Riding her for longer times is not such an good idea because it is only 5 weeks ago when she has had Unico. She first has to build up strength and de-weaken her "hips". Walking around outside our fields is also not possible because of Unico.

Hope someone has good ideas!

Author:  Romy [ Thu Sep 27, 2007 11:39 am ]
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Well, I would have suggested going for walks together with her and Unico. Or cycling, which always seemed to be great fun for Titum. When Summy was younger I went outriding with Titum and our neighbour girl on her horse and we let Summy and the 2 Shetties run free. But we hardly have any roads here and if you say that you can´t leave the pasture, this will be no option for you...

Author:  Bianca [ Thu Sep 27, 2007 12:10 pm ]
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Oh you are sooo lucky! Indeed.. we are in between two 80 km/h roads here :(

Author:  windhorsesue [ Thu Sep 27, 2007 12:46 pm ]
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Hi Bianca.. I've had similar dillemas.
One thing I can suggest re the lunging idea...

I do some free lunging with some of my fatties, and the way that I work it so that I'm not chasing them is to teach it like any other task..using reward and encouragement.
So.. I start out walking with them.. then get them trotting, with me on the inside of the circle. Then I change my body position slightly so that I am angled slightly towards them, and ask for more space with my arms and energy.. this could be something like chasing away.. However.. when I'm first teaching it, the moment that they move further away from me, I stop and reward them for it. Then I gradually build it up, as they understand that I want them to maintain a certain distance from me, until they are able to trot or canter a lap around me at any distance. By changing my body position from walking more forward and towards them with arms wide, to curling my shoulder, walking more away from them, arms drawing them in, I can ask them to come in close, or go further away. I reward frequently in the beginning, to reassure them that I'm not really chasing them away, and that this is something enjoyable we are doing together. As they become confident with this, I can ask for two or three circles before calling them in to me for a reward.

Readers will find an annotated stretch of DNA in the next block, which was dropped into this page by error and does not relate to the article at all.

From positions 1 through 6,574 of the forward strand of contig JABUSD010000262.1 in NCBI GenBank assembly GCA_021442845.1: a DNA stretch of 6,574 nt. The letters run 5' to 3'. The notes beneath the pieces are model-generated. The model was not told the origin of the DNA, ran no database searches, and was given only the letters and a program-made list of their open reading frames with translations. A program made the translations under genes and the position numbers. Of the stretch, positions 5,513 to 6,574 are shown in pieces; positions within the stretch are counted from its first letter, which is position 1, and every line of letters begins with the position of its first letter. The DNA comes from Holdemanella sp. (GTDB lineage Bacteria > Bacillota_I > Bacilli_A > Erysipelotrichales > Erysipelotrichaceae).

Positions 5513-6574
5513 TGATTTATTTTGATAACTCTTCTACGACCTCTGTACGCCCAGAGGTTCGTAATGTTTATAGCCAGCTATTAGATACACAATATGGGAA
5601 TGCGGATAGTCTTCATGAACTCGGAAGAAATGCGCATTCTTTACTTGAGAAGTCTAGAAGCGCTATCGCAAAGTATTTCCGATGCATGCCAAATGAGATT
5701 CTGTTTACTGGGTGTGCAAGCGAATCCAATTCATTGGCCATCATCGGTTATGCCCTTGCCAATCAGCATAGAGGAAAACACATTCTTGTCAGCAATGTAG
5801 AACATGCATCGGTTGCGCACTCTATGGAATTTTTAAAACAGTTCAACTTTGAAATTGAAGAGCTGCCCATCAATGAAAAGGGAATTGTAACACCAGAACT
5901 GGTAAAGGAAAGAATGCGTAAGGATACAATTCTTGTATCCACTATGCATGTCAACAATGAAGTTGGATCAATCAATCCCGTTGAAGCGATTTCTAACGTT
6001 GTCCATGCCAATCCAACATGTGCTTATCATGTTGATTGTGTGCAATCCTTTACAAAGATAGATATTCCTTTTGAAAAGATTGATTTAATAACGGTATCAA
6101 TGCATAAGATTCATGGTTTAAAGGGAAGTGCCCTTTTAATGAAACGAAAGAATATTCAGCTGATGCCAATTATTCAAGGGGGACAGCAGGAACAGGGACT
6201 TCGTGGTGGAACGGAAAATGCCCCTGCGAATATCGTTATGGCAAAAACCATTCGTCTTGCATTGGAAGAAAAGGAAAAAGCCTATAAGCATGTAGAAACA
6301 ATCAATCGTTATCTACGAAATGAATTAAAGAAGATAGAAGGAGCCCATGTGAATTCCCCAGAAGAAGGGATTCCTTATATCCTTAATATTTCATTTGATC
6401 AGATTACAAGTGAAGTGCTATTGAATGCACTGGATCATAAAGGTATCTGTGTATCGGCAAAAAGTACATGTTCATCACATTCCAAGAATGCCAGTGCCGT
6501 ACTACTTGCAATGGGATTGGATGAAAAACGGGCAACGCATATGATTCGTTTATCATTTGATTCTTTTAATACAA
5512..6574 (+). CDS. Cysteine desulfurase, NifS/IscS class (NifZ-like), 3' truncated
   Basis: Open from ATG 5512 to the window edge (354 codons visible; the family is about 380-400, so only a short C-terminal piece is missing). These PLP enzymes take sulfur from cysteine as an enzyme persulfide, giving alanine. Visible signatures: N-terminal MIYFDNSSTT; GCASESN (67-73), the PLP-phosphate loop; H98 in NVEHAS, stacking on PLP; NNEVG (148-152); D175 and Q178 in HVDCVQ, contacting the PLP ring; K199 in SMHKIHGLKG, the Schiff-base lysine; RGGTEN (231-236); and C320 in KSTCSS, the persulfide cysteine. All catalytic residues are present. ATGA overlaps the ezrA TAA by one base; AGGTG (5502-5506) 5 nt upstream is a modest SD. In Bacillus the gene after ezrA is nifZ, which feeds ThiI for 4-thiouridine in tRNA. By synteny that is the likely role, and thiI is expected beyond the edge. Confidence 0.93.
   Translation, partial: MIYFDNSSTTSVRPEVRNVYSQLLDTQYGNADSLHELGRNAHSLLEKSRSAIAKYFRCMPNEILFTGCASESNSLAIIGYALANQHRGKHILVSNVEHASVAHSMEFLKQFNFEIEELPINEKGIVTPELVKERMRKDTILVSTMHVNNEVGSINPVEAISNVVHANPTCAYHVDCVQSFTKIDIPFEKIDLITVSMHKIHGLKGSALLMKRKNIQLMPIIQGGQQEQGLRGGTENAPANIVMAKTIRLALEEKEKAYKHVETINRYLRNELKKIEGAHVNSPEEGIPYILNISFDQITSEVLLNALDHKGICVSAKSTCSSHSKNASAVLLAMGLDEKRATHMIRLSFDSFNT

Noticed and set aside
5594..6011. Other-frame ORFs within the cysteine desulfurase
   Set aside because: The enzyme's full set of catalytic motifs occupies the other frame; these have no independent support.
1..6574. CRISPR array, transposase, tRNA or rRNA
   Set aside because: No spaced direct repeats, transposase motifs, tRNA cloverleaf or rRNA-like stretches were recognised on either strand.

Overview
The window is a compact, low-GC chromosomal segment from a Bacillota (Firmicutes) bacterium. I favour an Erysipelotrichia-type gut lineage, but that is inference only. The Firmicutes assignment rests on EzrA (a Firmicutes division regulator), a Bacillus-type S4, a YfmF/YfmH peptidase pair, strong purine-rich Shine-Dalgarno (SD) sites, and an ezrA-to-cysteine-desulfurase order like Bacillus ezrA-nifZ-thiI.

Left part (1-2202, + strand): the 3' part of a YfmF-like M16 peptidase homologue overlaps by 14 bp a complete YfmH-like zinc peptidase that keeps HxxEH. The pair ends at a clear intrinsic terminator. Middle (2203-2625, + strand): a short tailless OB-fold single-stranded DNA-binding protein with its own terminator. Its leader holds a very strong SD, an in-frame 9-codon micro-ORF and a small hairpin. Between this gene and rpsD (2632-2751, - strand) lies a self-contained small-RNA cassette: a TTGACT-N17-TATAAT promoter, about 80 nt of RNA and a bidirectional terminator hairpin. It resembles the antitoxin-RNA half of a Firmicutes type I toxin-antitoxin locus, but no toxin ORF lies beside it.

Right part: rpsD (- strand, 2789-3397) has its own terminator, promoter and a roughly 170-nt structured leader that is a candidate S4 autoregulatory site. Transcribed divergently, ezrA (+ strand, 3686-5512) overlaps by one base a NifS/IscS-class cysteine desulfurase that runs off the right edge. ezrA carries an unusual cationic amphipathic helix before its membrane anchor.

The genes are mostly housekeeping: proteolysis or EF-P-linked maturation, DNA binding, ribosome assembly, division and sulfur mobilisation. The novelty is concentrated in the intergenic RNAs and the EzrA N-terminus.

Sometimes I have to be quite assertive with my energy in the early stages.. with the lazy ones.. As their fitness improves they become more motivated and begin to enjoy it for it's own sake.
To keep it interesting and stimulating, I never do more than a few circles before changing, and I work on lots of different tasks while we do it.
So.. sometimes I ask them to trot a circle then stop on the cirle, sometimes trot a circle, then run to me, sometimes trot a circle then across the circle past me to change direction. Lots of transitions. Sometimes I take them into the big arena and let them be more creative.. figure eights are cool! Sometimes they will show me that they want to break loose and play, and then I take their suggestion and we whoop it up for a while. Right now we're working on shoulder in on a small circle in between bigger circles at a trot or canter, and walk canter transitions. I don't do it every day.. I alternate with other kind of training (working on elements, free choice) and taking them for walks outside.
I always finish with up close work where we move together, as per cordeo work.